I agree 100%. I'm sure there's a lot of 20's somethings like myself who are Sox fans because of those early 90's Sox teams that were winning while the Cubs stunk. Frank Thomas and Bo Jackson didn't hurt either :smile: Nothing like a championship to snatch up a generation of fans for the good guys though.
*raises hand*

You got it. 1993, what a year.

Well that and my entire family is full of die-hard Sox fans...

So I was screwed either way

slavko
01-23-2006, 06:50 PM
There is no question the mood of Cubs fans has gotten very, very dark. Seeing the Red Sox win gave them hope but never in a zillion years did they even consider the White Sox winning it all.


I notice the same. The younger ones are still combative. The older ones, and I don't mean really old, just past the age where the beer and babes are more important than the baseball, are starting to get worried about another bleak century. They are full of criticism and despair as they manage to offer congratulations through clenched teeth.

I'm loving it.

TheOldRoman
01-23-2006, 06:56 PM
Whoever "conducted" that survey must have just loomed around the border of Wrigleyville and mostly picked people wearing Cubby blue.
I believe he is talking about the Final Word on Fox 32. The guest was Cubs... I mean, baseball insider George Offman. He said at the beginning of the year it was 80-20 or 75-25 for the Cubs, and everyone said "if one of these teams ever wins anything, it will all change". Well, nobody expected it would be the Sox to win (:rolleyes:), but their win changed things. The fanbase is around 60-40 for the Cubs.
Jag Offman just had to close the segment by saying "but if the Cubs make the playoffs this year, everything will go back to normal." (double:rolleyes:)

TomBradley72
01-23-2006, 07:05 PM
About 120 professional sports franchises across the four major team sports...only one in that entire universe hangs its hat on "we're more popular and our stadium is old and really pretty". They can have it.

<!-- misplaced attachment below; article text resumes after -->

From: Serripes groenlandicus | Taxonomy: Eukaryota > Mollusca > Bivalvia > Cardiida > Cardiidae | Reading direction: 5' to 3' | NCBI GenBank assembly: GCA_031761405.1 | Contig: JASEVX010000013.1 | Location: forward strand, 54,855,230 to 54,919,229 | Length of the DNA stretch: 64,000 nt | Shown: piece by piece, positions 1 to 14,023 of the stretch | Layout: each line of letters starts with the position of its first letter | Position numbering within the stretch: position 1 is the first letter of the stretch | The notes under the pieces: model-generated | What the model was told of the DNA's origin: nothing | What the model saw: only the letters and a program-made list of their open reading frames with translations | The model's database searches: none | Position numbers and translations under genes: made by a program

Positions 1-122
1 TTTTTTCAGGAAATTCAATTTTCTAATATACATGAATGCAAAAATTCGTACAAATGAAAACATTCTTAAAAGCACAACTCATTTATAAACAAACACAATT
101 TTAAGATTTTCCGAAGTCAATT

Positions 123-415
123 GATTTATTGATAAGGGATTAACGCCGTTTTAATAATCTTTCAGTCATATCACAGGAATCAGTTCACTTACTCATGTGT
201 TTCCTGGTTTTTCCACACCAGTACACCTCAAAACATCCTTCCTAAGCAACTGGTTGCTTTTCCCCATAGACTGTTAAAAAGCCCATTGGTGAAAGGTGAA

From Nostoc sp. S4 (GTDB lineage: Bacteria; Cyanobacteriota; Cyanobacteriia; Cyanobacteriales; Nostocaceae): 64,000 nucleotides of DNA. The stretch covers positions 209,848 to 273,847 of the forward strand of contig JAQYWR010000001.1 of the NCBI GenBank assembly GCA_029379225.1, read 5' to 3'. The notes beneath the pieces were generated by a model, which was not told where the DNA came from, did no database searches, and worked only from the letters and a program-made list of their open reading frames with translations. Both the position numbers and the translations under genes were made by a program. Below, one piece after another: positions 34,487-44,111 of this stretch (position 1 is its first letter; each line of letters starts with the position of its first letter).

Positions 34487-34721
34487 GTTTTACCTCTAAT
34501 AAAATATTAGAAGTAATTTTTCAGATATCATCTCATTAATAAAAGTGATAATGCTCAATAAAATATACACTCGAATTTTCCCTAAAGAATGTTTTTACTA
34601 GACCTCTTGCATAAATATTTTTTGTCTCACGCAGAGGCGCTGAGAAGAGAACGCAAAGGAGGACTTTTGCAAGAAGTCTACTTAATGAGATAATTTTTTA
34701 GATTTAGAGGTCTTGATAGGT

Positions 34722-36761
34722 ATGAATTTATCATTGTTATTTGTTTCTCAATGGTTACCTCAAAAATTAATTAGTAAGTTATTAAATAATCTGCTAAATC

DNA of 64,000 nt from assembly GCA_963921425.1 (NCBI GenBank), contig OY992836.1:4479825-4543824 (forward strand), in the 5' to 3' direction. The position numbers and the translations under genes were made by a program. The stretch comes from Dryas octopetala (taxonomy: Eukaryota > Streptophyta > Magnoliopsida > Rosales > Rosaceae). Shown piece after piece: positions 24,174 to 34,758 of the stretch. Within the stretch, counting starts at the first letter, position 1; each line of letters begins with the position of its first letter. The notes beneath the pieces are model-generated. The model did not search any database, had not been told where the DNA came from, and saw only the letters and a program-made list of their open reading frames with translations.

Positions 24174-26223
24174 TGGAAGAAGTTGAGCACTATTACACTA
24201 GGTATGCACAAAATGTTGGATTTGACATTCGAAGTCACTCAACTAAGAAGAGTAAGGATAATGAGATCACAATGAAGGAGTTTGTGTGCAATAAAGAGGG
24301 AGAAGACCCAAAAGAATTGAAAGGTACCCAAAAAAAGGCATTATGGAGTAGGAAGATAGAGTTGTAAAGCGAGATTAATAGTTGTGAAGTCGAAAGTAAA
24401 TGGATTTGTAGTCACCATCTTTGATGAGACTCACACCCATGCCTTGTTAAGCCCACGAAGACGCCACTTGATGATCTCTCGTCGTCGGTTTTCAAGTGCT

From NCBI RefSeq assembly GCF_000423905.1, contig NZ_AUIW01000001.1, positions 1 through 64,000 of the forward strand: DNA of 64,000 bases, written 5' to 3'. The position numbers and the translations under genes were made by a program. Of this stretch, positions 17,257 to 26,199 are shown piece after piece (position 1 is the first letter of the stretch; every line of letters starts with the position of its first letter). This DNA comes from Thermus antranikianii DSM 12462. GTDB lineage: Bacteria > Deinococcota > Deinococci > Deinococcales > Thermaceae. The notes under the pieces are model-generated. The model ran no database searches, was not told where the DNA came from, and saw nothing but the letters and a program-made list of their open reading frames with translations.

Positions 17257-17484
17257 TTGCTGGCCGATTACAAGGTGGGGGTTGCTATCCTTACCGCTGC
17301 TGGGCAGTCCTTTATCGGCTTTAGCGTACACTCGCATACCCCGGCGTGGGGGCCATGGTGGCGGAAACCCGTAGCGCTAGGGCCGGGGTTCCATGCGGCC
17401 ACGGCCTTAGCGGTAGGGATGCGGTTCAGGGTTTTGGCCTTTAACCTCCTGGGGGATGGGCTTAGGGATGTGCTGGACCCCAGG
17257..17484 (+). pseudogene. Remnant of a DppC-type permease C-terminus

I'll take the World Series championship and a group of fans that truly know and love the game.

Hitmen77
01-23-2006, 09:25 PM
About 120 professional sports franchises across the four major team sports...only one in that entire universe hangs its hat on "we're more popular, our team always loses, and our stadium is old and really pretty". They can have it.

I'll take the World Series championship and a group of fans that truly know and love the game.

One more addition in bold.

I think the Sox winning the World Series has opened some people's eyes as to the absurdity of rooting for the Cubs because they are "lovable losers".

DSpivack
01-23-2006, 09:49 PM
Evanston is one of the Cubs' stronghold, but these days I'm seeing a good amount of Sox stuff around town and at NU games. I would say the Cubs use to own Evanston by a 90/10 margin, but these days it's in the 65/35 range. Granted, it's harder to tell people's allegiance during the winter. But based on this there's no chance that it's 75/25 for Chicagoland as areas that were more evenly distributed than Evanston have certainly swung even further to the Sox.

I don't know if it was ever that bad. That or I was just unique in high school; more of my friends were Sox fans than Cub fans. That said, that's among people who were die hard sports fans, not among the casual sports watcher. In 2003, I certainly got called plenty of names. Still, I'd say 75-25, but arguing numbers either way is frivolous without hard data. But I certainly was not alone in my Soxdom in E-town. Also, go to a Sox game in the summer on a sunday; plenty of Orthodox Jews, presumably from Skokie or Lincolnwood or Rogers Park, are present.

Tragg
01-23-2006, 09:53 PM
I'll tell yall who cares. Kenny Williams cares. He's the one who's been talking about it.

Phil A. Show
01-24-2006, 11:00 AM
I was watching the news last night on fox and they were talking about Chicago turning to a sox town. The special guest on there said he believes that Chicago is 75-25%, that being cubs fans to sox fans. I dont believe that, there is no way 75% of chicago are cubs fans, and only 25% are sox. Maybe before all the bandwagoners jumped on this year id say a little more cubs than sox, but 75-25 is a lie. Look at the world series parade, almost 2 million, need i say more?

You think a parade during lunch hour on a workday is a good measure? Maybe if it was on a Saturday or Sunday afternoon.

Max Power
01-24-2006, 11:01 AM